Objective: Although family involvement in the treatment of obsessive-compulsive disorder (OCD) produces a reduction in OCD symptoms and has significant effects on global functioning, few studies have focused on family intervention as part of OCD treatment in Japan. This study aims to examine the feasibility and efficacy of the family-based exposure and response prevention (FERP) program for adult patients with OCD and their family members. Design: Randomized controlled pilot study. Methods: A total of 18 outpatients aged 18–65 years with a primary diagnosis of OCD and one family member of each patient were randomized to an intervention group or a control group (1:1). The intervention group received the FERP program, which consisted of 16 weekly face-to-face cognitive behavioral therapy (CBT) sessions, including eight joint sessions with family members, in addition to treatment-as-usual (TAU). The control group received TAU alone. The primary outcome was the alleviation of OCD symptoms, as measured by changes in the total Yale-Brown Obsessive Compulsive Scale (Y-BOCS) score from baseline to posttreatment. Analyses were provided on an intention-to-treat basis, and linear mixed models were used to test for significant group differences. Results: After 16 weeks, patients allocated to the FERP program showed improvement in OCD symptom severity, as measured by the total change score of the Y-BOCS (Hedges’ g = −1.58), as compared to the control group. Two patients (22.2%) in the FERP group reached remission, and five patients (55.6%) in the FERP group achieved treatment response. Clinical global improvement measured by the FAS-SR scores, K6 scores, and CGI-S scores was also observed (Hedges’ g = −1.35, −1.25, and −1.26, respectively) in the FERP group as compared to the control group. The dropout rate from the study was low (n = 2, 11.8%), and no adverse events were reported in the FERP group. Conclusion: Our results suggest that FERP may be an effective program for reducing patients’ OCD symptoms. Clinical Trial Registration: www.umin.ac.jp/ctr/, identifier UMIN000021763.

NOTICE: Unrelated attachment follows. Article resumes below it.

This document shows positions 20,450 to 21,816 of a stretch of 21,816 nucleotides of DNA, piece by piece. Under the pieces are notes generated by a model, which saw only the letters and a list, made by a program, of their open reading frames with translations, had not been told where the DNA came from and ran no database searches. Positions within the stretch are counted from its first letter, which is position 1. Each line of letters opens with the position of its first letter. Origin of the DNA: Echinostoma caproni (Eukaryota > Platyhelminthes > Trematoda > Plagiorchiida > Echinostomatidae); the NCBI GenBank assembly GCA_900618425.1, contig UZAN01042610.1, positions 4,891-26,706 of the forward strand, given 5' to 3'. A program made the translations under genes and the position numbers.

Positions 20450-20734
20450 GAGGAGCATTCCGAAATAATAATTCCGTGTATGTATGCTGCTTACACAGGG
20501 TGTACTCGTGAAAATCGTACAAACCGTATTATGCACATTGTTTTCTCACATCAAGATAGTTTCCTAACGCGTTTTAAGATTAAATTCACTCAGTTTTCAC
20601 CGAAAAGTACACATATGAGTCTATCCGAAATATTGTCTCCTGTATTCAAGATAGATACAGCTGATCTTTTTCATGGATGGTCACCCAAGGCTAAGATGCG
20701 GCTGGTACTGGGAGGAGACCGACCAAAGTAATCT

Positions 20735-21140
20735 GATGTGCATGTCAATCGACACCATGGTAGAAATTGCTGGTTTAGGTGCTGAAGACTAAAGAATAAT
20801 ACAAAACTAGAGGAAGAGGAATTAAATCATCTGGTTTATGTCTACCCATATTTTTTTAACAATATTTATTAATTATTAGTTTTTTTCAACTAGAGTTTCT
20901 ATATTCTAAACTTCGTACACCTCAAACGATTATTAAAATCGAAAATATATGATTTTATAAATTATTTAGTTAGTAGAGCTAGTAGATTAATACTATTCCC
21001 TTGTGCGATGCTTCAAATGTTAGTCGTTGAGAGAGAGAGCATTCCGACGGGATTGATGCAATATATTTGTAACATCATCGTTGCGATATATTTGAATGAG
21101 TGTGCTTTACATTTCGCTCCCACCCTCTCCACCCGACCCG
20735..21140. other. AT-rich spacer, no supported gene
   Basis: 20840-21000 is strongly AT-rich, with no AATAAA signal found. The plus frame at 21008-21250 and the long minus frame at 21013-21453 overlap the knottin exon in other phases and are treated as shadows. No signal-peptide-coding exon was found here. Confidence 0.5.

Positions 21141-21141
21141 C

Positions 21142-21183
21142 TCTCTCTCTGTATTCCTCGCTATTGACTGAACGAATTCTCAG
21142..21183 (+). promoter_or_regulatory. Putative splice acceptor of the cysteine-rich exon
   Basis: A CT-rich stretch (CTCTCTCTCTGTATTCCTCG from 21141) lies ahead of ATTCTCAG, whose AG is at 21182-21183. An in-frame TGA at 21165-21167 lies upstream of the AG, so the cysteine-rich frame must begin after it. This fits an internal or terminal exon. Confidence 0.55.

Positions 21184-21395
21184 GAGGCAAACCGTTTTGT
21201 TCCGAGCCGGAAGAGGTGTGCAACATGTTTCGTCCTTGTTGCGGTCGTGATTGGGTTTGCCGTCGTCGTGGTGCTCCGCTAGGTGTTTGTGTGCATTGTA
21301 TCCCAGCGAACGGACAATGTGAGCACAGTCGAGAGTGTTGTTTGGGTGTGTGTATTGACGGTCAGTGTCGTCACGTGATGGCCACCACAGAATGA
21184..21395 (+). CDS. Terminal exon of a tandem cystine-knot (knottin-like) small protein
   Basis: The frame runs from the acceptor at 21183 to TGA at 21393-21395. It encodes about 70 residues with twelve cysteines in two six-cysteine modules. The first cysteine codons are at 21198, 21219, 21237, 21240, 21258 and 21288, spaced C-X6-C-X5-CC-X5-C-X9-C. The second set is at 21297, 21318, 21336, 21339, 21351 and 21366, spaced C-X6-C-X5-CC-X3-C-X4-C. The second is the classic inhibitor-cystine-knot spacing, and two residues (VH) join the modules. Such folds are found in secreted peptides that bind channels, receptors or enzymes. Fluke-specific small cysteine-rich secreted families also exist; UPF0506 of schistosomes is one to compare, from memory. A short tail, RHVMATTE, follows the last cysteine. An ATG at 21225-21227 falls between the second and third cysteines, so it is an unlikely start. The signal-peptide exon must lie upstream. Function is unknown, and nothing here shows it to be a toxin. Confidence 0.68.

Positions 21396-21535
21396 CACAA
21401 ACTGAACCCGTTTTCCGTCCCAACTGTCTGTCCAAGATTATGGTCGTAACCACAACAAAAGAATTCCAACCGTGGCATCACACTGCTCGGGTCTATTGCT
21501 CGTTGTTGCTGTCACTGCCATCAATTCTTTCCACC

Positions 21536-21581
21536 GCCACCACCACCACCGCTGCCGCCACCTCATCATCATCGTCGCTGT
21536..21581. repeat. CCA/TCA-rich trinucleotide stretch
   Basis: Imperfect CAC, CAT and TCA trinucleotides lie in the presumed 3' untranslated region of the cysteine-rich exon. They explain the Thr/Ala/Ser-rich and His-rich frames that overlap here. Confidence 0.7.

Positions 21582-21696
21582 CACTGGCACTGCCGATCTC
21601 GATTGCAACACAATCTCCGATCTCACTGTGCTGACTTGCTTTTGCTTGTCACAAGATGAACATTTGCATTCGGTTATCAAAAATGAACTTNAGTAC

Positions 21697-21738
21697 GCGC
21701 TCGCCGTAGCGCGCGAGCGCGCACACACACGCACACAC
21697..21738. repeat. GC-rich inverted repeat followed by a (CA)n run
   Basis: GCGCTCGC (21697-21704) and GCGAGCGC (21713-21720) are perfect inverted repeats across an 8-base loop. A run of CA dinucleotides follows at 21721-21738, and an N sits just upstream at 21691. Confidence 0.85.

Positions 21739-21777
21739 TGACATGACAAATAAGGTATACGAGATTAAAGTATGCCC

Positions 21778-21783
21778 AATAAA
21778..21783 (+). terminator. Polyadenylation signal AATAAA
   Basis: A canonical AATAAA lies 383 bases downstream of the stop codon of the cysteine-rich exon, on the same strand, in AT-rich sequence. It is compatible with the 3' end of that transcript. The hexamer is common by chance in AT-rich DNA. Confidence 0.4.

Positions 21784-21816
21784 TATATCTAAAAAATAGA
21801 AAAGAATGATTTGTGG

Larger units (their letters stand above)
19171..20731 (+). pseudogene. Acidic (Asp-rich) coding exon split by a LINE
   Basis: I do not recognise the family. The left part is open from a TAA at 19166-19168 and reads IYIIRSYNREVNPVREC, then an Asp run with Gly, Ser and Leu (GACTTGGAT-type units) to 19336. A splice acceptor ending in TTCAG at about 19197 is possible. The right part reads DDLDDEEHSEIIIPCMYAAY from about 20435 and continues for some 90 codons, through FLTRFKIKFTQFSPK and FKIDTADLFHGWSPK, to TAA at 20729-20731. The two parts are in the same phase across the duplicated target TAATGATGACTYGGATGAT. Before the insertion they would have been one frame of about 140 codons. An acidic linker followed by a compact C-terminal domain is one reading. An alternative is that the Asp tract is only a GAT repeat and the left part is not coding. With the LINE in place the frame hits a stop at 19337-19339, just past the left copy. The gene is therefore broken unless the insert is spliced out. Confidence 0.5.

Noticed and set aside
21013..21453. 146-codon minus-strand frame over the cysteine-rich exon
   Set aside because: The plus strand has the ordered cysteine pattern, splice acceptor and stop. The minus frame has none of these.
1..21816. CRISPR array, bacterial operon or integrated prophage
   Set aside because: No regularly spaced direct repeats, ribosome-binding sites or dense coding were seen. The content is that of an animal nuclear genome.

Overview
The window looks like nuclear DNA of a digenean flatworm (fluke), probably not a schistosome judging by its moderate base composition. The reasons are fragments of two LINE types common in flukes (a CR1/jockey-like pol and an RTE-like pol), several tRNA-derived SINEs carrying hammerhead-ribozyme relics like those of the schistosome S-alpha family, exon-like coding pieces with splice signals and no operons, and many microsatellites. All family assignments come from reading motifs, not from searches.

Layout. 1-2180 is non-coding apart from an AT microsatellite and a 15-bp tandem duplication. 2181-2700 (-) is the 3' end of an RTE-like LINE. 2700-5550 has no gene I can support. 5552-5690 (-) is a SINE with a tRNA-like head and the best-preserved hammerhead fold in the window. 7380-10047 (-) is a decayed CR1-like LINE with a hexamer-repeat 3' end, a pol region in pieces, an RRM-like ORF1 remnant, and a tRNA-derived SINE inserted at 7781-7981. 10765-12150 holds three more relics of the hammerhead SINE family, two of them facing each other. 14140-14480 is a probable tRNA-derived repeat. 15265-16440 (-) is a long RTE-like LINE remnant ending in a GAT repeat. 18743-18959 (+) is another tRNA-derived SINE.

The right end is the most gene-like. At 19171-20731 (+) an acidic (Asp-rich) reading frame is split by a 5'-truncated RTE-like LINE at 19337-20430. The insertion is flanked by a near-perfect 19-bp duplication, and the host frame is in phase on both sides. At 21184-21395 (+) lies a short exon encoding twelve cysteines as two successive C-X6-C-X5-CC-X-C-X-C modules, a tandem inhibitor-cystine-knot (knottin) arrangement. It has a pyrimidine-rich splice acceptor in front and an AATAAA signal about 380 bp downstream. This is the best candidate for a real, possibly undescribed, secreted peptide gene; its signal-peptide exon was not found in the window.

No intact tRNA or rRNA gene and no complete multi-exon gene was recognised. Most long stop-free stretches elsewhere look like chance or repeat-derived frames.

- exposure response prevention
- family-based treatment
- obsessive-compulsive disorder
- pilot randomized controlled trial
ASJC Scopus subject areas
- Psychiatry and Mental health